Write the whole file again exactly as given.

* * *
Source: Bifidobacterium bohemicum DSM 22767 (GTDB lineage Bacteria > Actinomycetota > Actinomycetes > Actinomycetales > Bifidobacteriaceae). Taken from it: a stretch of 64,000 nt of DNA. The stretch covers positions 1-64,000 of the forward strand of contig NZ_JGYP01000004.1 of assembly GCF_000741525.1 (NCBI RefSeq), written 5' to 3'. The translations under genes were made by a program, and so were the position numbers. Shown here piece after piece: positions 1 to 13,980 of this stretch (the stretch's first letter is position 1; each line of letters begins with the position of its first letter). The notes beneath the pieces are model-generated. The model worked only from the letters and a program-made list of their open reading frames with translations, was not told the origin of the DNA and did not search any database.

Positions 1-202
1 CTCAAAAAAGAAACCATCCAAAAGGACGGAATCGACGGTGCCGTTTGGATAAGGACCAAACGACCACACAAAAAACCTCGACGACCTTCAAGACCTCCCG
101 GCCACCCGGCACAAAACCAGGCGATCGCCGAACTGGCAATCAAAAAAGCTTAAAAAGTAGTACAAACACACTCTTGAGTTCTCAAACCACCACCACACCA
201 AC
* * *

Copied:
Source: Bifidobacterium bohemicum DSM 22767 (GTDB lineage Bacteria > Actinomycetota > Actinomycetes > Actinomycetales > Bifidobacteriaceae). Taken from it: a stretch of 64,000 nt of DNA. The stretch covers positions 1-64,000 of the forward strand of contig NZ_JGYP01000004.1 of assembly GCF_000741525.1 (NCBI RefSeq), written 5' to 3'. The translations under genes were made by a program, and so were the position numbers. Shown here piece after piece: positions 1 to 13,980 of this stretch (the stretch's first letter is position 1; each line of letters begins with the position of its first letter). The notes beneath the pieces are model-generated. The model worked only from the letters and a program-made list of their open reading frames with translations, was not told the origin of the DNA and did not search any database.

Positions 1-202
1 CTCAAAAAAGAAACCATCCAAAAGGACGGAATCGACGGTGCCGTTTGGATAAGGACCAAACGACCACACAAAAAACCTCGACGACCTTCAAGACCTCCCG
101 GCCACCCGGCACAAAACCAGGCGATCGCCGAACTGGCAATCAAAAAAGCTTAAAAAGTAGTACAAACACACTCTTGAGTTCTCAAACCACCACCACACCA
201 AC